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    Yes, exactly this. The point of the expression is that, given a seemingly pointless instruction (i.e. "jump!"), the subject does not ask why, but only considers how the instruction should be carried out. This emphasises the subject's absolute obedience to the authority, without questioning their motives. In some contexts this is positive, for instance in the military, where strict discipline and obedience is considered a virtue; in others it is negative, usually implying the subject is either incapable of independent thought, or is a sycophant sucking up to the authority. – Carcer Jun 18 at 17:45
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This expression can be used in a couple of different ways.

When I says "JUMP!" you ask "How high?"

In this case, a person is telling you that he is in charge, and you must obey without question. The stereotypical example is a drill sergeant yelling something like this at a trainee who has not responded quickly enough to an order, but it's also used by obnoxious bosses or by people trying to assert authority.

My personal belief is this originated as "When I say Jump, you Jump!, Don't ask how high" but the "How high" part emerged later as a way to emphasize the need for proactive compliance.

If John tells Fred to Jump, Fred will ask "how high". In this case, the speaker is saying that Fred is the sort of person who will quickly obey a command from John. It implies not just obedience, but an obsequious, fawning obedience, a desire to please John by going beyond what is asked. The motive for this obedience could be fear, or could be admiration.

Usually this means that Fred is not only willing to obey John, but actually wants to please him by going above and beyond the original request. Fred is not just obeying the command, he's offering to jump to a specific height.

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Having been in the military where (I think) this phrase originated, I think the other answers all kind of miss the point a little bit.

The point of basic training in the military is to break you down and then build you up again. The breaking down involves getting rid of things that were normal in the civilian world but out of place in the military, especially for a new recruit.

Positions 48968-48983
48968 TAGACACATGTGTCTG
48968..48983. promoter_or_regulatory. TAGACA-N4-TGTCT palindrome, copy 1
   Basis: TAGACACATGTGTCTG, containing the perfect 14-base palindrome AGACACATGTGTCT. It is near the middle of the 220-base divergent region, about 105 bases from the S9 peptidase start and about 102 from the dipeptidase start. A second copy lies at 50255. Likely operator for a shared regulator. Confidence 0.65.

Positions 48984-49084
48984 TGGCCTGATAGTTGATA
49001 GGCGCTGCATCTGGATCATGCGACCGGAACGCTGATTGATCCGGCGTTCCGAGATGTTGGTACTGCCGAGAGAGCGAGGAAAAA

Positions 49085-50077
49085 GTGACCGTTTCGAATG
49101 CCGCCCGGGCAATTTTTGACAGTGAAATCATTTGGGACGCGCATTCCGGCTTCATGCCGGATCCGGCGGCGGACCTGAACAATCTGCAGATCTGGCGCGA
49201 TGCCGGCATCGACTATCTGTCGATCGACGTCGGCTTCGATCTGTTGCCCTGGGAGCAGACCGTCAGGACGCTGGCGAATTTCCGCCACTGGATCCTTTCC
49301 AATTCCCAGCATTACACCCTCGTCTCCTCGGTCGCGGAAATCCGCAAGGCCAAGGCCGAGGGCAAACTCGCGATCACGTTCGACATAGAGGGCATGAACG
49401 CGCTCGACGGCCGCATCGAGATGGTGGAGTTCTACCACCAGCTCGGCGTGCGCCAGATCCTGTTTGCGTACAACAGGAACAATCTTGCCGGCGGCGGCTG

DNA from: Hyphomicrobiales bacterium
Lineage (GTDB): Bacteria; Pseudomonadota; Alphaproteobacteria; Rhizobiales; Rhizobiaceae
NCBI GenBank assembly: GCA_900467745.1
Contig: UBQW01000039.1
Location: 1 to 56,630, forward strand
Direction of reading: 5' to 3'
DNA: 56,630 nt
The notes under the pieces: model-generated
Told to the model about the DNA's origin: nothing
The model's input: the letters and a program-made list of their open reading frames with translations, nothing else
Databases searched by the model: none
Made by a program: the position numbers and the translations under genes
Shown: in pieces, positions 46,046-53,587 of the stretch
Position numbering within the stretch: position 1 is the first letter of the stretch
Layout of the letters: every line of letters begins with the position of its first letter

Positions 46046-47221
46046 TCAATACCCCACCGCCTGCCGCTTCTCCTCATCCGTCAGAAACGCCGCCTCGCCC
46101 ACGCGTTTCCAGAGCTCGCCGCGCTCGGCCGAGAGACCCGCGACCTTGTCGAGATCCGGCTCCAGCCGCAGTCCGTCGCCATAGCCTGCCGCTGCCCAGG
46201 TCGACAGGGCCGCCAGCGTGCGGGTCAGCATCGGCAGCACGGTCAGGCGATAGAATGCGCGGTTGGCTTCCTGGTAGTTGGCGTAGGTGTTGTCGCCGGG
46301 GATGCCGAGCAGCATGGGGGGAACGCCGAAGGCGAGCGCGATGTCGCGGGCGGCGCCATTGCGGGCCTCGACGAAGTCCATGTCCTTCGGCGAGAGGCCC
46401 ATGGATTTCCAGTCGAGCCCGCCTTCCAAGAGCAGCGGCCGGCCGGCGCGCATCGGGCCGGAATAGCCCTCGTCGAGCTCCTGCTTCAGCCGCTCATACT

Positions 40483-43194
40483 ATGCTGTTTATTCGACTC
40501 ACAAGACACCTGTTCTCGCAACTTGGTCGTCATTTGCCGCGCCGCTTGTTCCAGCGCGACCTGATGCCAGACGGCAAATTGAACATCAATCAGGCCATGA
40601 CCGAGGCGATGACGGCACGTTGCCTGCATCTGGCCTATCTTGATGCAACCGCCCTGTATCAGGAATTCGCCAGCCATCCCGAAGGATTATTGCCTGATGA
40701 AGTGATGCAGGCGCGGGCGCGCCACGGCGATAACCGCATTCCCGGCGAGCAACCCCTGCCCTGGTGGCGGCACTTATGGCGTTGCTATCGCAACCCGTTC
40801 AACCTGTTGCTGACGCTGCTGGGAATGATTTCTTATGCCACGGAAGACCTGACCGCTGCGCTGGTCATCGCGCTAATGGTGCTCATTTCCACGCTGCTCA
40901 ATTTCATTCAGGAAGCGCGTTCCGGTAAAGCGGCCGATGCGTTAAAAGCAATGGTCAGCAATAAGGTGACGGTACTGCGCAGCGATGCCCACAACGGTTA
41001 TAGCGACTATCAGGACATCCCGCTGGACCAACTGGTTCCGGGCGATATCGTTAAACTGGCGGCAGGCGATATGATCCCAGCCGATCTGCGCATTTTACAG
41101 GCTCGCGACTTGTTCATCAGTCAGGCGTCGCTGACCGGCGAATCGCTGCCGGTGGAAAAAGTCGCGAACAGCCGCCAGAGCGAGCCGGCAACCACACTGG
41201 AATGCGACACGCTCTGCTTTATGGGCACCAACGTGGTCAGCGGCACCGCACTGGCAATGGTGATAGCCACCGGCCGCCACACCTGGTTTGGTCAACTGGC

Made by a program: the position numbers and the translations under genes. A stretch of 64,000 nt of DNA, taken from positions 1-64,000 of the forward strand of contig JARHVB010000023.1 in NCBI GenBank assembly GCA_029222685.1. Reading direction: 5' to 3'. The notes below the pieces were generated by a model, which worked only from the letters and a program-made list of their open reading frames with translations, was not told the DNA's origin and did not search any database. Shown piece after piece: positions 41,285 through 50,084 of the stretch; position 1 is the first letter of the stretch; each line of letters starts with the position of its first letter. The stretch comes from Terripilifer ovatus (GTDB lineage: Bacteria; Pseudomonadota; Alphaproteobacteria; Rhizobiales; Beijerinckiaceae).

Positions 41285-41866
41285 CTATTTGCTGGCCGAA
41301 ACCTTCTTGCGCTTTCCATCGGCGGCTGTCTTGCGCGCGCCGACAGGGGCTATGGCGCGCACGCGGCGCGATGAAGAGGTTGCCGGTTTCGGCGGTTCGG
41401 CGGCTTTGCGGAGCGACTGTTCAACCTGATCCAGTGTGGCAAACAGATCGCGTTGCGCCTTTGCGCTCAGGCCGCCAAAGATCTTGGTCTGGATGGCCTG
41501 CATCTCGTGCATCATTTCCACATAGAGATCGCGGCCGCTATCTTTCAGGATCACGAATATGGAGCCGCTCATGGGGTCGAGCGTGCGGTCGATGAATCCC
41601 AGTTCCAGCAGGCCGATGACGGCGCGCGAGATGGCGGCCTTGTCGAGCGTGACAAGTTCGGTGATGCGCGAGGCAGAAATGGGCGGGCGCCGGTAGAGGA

Thinking for yourself is high up on that list. You don't know squat about combat or anything else and thinking for yourself is only going to get you or, worse, someone else killed.

When told to jump, you don't ask "why?" because you are too ignorant to even need to know why. Further, you're not even knowledgeable enough to know how high to jump, so you better ask.

So asking "how high?" is a combination of obedience and acknowledgment of your lack of expertise.

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As @Kate says, "Jump!" is simply an example of a task. There are three possible responses:

  1. You jump (follow whatever the instruction was), without question.
  2. You ask "How high?" indicating a willingness to do it, but wanting more input.
  3. You ask "Why?"

or you simply refuse (4), which is rather out of scope here.

I've normally heard it as "When Person A asks you to jump, don't even ask 'How high?'" — that is, just do whatever is ordered. Don't even think of possibility 3, let alone 4. Person A is not be trifled with.

In your example, it's slightly different, as B won't do 3 (or 4): he's always willing to do whatever A tells him. As you say, that attitude might be praised or scorned.

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    To me, asking "how high" goes beyond a simple willingness to do a task, implying an eagerness to please whoever commands it. The details of how high to jump don't matter at all, but the jumper wants to ensure complete obedience and fulfill the request perfectly. The implication is less "I need more details" and more "How else may I serve you?". – Nuclear Hoagie Jun 18 at 18:09
  • @NuclearHoagie Yes, +1 for "eagerness to please". I think that's the most accurate description so far. – J... Jun 18 at 18:27
  • I've heard a 5th response that breaks the laws of physics: When person A asks you to jump, you're expected to jump and ask "how high" on the way up. – Nzall Jun 18 at 21:11
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To supplement the previous answers, this not only implies person B's eagerness to please person A, but also is a request for clarification for what appears to be an absurd command. It's simply not the question someone would ask without having a blind obedience to the requestor.

I don't think this expression is referring to battle conditions, but asking person B to jump simply for person A's amusement. There's no point to it, and you literally end up back where you've started within a fraction of a second. Person B is not only willing to perform meaningless tasks, but also wants to perform that meaningless task perfectly.